best janet jackson songs“This Time” (6:58)
From janet. (1993)

“This Time” is a heady, sprawling track that balances new jack swing beats with big production that nods to the burgeoning trip-hop movement in the UK at the time, as well as featuring a dramatic string interlude. But most of all this is the song where Janet juxtaposes a line like “You runnin’ around with those nasty hoes” with the operatic talents of Kathleen Battle. And that’s pretty baller.


best Janet Jackson songs Rhythm Nation“Love Will Never Do (Without You)” (5:50)
From Rhythm Nation 1814 (1989)

When discussing “Love Will Never Do (Without You)”, the thing that inevitably comes up first is the video, a sensual black-and-white clip that found Jackson shedding her Rhythm Nation uniform and sharing some screen time with Antonio Sabato Jr. (Let’s overlook, for the moment, the fact that he’s a Trump supporter…) But this isn’t about Tony—Janet’s the star, and this standout moment on an album overflowing with them is sexy without being, to borrow one of Janet’s own term, nasty. Though she does have plenty of those and some of them are also awesome. But there’s just something timeless about this big-budget R&B jam.


Twin Cities albums Control“The Pleasure Principle” (4:57)
From Control (1986)

While we’re on the subject of legendary videos, here’s another one that everyone will probably remember—just Janet, alone, in a loft, pulling off some impressive choreography with a chair. Which is necessary when a song is this compulsively physical. And the song really is about pleasure—regardless of the lyrics, it’s a perfect pop gem that strikes all the right chords and makes all the right moves. And though she had plenty of bigger hits, I’m not sure she had better.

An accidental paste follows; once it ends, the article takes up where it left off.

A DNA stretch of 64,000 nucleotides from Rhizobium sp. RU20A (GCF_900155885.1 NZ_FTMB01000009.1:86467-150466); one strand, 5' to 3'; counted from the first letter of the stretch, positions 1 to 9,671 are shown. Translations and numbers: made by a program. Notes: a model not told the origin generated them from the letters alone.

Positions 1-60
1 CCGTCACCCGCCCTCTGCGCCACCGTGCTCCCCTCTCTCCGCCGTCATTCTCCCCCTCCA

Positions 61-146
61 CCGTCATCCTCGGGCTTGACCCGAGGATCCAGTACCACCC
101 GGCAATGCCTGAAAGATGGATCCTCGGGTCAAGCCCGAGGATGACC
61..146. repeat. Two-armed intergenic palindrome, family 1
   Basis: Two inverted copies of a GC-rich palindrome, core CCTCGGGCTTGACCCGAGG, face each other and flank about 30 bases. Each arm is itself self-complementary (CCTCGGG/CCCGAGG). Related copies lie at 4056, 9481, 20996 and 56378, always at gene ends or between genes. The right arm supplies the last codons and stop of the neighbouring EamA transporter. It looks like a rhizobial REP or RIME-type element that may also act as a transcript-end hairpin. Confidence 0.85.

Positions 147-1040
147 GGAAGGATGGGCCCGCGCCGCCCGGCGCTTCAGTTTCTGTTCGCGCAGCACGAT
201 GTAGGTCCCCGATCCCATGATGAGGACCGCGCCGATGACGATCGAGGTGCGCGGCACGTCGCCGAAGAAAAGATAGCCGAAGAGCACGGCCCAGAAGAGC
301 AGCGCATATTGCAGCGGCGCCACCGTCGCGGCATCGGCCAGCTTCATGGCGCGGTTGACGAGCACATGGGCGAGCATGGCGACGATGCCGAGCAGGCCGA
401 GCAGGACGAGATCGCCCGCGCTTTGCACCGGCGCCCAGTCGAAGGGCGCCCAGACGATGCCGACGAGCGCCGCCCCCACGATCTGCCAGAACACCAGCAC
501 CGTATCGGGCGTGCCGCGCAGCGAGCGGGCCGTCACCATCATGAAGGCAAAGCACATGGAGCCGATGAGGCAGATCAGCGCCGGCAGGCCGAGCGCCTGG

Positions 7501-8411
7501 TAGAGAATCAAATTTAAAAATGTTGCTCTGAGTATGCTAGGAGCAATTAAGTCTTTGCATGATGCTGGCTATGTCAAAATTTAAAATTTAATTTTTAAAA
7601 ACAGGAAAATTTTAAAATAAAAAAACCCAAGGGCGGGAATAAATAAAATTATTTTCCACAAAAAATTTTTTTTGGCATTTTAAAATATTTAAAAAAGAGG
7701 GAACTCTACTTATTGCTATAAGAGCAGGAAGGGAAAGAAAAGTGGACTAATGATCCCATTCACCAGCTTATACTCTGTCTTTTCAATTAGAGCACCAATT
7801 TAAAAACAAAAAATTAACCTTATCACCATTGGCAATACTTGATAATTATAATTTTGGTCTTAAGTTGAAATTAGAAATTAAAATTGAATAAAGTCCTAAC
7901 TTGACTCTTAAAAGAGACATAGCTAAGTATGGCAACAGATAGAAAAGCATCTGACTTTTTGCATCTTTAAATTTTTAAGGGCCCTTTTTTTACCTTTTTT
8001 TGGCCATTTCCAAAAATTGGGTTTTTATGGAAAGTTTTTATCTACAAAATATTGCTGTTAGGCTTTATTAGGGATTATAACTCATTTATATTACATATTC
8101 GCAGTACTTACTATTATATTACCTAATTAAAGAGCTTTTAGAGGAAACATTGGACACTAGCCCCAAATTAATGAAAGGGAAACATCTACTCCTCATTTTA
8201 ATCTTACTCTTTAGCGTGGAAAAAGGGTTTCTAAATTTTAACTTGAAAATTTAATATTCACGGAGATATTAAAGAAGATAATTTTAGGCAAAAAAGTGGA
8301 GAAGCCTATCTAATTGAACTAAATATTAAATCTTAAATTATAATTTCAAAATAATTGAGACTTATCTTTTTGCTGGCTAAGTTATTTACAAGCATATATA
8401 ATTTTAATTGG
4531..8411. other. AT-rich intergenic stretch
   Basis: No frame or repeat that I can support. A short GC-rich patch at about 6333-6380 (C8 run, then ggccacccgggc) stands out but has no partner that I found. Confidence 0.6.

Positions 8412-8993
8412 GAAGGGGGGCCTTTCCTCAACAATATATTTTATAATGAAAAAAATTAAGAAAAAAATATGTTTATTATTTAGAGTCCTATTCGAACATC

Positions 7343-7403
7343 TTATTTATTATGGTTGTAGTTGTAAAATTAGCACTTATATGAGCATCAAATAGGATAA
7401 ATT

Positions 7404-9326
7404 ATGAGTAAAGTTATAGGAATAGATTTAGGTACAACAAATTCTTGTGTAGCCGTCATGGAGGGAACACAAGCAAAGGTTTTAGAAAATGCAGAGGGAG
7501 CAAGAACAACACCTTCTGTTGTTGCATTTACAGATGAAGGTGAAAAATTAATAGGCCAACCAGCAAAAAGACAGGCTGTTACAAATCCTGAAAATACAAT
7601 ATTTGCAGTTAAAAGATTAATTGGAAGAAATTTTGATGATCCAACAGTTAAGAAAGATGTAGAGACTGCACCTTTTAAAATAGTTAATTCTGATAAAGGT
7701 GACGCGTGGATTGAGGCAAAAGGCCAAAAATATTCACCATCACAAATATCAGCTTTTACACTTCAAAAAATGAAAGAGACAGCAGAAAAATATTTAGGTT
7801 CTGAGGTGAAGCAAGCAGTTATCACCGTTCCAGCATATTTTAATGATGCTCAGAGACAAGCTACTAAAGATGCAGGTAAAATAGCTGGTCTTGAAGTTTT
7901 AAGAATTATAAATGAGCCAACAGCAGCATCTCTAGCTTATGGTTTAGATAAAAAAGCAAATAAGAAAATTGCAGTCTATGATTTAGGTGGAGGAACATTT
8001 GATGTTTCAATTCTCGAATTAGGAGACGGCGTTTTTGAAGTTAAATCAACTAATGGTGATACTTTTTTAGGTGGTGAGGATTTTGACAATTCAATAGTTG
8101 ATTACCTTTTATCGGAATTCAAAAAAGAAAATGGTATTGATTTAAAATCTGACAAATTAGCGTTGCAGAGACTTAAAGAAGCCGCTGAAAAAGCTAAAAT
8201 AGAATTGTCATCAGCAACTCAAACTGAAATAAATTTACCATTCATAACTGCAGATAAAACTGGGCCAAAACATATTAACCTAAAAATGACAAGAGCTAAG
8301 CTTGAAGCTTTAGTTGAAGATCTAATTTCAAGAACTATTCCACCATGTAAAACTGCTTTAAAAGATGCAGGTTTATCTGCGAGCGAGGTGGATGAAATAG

best Janet Jackson songs The Velvet Rope“Go Deep” (4:42)
From The Velvet Rope (1997)

As far as Janet Jackson singles go, the funkier the better, I say. And a slowed-down Funkadelic sample will definitely do that. “Go Deep” is another embrace of a more sexually explicit approach for Jackson on The Velvet Rope, which was definitely her most “adult” record at the time. But the evolution is a natural one, and in delivering a single that skirts the line of g-funk, she sounds as badass as she ever has.


best janet jackson songs“If” (4:31)
From janet. (1993)

When held up against her later records, janet. is by no means among the raunchiest of Jackson’s recordings. But it does find her more directly addressing sex in more explicit ways than on her previous records. “If” is a sexual fantasy set to an industrial new jack swing backing that’s come to be one of her most celebrated singles, as well as one that could probably start a party within the first five seconds. Janet’s getting down and dirty, but most of all she’s doing what she does best: get bodies moving.


Janet Jackson Unbreakable“No Sleeep” (3:55)
From Unbreakable (2015)

I’d prefer not to call “No Sleeep” Jackson’s comeback single, though she did go seven years—her longest gap between albums to date—before releasing Unbreakable. Yet that return found her sounding fresh and contemporary, just as comfortable adapting to a new pop landscape as she did three or four times before. Here, she’s aided by longtime producers and collaborators Jimmy Jam and Terry Lewis, and the team-up once again produces magic. It’s a smoother kind of sexytime jam, a little more Sade than Rihanna, and it suits Janet perfectly. It’s far from her most explicit track, but “Whenever we meet, we ain’t gonna get no sleep” sends the message pretty directly.